THE ARTISTIC INFLUENCES OF A CATHEDRAL with a good organist and a capable choir in any town cannot be questioned; and so it is that the concerts which take place with some frequency in Broad-minster and the neighbourhood are usually quite good. The members of the choir are always ready to sing for the many deserving objects that occur to the active minds of the organisers of amateur concerts. One of these ladies, however, made up her mind that people were getting tired of the local tenors, and resolved to introduce a new amateur, whom she had heard sing at Brindlington, for a concert she was getting up for the Ophthalmic Hospital. This gentleman's name was Barton, and he was said to be a very promising tenor of a light quality. He certainly behaved as such when he came to Broadminster to rehearse on the afternoon of the day preceding the entertainment. Dr. Brailey, the organist of the Minster, had kindly consented to play the accompaniments as usual, though his best tenor was to be superseded by the gentleman from Brindlington, and he attended the rehearsal.

Before he had got through the first stanza of the stranger's contribution—a song that the musician had accompanied hundreds of times—he found himself being instructed by Mr. Barton how to play the introduction to the second stanza. Then he found himself told that he was playing too loud: “Keep it down, my dear sir, keep it down—this is not a pianoforte solo,” said the amateur petulently, to the horror of everyone present, with the exception, apparently, of the musician; for Dr. Brailey only smiled and remarked that he hoped he would with practice be able to give the gentleman satisfaction. But even this course of suavity did not seem to produce a good impression upon the amateur: he continued grumbling, winding up by saying—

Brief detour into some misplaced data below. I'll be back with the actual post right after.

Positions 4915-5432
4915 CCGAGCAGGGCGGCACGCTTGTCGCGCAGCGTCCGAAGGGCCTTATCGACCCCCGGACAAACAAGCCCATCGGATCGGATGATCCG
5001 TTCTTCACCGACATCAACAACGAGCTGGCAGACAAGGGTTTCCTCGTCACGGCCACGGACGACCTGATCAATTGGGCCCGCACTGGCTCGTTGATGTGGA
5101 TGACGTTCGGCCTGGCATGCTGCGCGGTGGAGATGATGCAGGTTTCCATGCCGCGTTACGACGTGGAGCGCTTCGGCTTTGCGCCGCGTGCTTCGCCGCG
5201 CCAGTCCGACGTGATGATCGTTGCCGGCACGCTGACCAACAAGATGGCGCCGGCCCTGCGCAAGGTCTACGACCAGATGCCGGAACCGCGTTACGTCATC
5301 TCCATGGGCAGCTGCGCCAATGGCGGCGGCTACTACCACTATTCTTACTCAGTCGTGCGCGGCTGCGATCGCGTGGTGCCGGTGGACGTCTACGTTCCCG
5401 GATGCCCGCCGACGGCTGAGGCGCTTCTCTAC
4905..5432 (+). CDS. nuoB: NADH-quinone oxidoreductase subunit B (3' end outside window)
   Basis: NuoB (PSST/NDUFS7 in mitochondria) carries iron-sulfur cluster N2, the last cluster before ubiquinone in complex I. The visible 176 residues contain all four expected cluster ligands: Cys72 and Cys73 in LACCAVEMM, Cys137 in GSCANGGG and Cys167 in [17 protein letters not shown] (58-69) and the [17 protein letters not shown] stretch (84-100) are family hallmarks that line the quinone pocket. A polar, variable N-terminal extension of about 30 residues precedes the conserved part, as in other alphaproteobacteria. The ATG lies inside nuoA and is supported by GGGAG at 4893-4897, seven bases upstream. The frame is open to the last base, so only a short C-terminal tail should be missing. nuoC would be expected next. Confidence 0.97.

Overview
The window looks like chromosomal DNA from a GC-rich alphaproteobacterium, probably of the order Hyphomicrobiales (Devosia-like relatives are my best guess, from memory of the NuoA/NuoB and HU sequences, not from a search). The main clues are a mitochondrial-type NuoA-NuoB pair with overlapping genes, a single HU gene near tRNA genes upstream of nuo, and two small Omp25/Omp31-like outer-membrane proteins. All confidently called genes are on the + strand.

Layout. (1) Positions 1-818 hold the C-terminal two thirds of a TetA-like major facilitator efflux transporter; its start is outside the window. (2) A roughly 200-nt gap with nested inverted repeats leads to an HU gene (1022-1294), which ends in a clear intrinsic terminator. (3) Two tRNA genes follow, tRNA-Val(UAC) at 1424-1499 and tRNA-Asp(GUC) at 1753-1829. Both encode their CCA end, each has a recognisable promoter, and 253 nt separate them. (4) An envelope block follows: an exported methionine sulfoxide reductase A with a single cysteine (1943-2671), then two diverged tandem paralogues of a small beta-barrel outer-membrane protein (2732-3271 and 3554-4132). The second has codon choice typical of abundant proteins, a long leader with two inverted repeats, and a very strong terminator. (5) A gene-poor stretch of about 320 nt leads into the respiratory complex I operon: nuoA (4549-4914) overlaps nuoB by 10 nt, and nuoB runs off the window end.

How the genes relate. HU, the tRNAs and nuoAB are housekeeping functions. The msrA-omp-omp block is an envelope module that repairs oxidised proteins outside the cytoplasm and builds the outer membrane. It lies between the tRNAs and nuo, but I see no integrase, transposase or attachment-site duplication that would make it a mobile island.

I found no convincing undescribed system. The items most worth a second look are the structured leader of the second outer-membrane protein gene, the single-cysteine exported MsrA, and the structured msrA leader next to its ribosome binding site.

“Oh, well, I suppose that will have to do,” while he turned his back upon the musician.

But the musician did not seem in the least hurt. He smiled.

He was in his seat at the piano the next evening when the new tenor came forward to sing his song. It occupied, of course, the best place in the programme, and the first stanza came off very well: the high note a bar or two from the close was in itself a feat, but the singer produced it correctly and hung on to it as long as he could, and Dr. Brailey gave him every latitude, not proceeding with the accompaniment until he had quite finished with it.

And then Dr. Brailey did a thing which he alone in the town could do: he raised the key a tone in attacking the second stanza without the singer being aware of it; it was only when he approached the same high note to which he had clung in the first stanza that he began to feel that he was not so much at his ease in forcing it again. He pulled himself together, however, and just managed to touch it—there was no thought of clinging to it now; he touched it and then hurried away from it down the scale, and under covert of the encouraging applause which the singer received the accompanist unostentatiously raised the key again as he dashed into the third stanza. Gratified by his previous success, the tenor went gallantly onward; again he realised that the high note would tax him to the uttermost—he felt that he was straining his voice to touch even a lower note. But what could he do? The copy of the song which he held trembled in his fingers; then he took a quick breath and made a dash for the high note.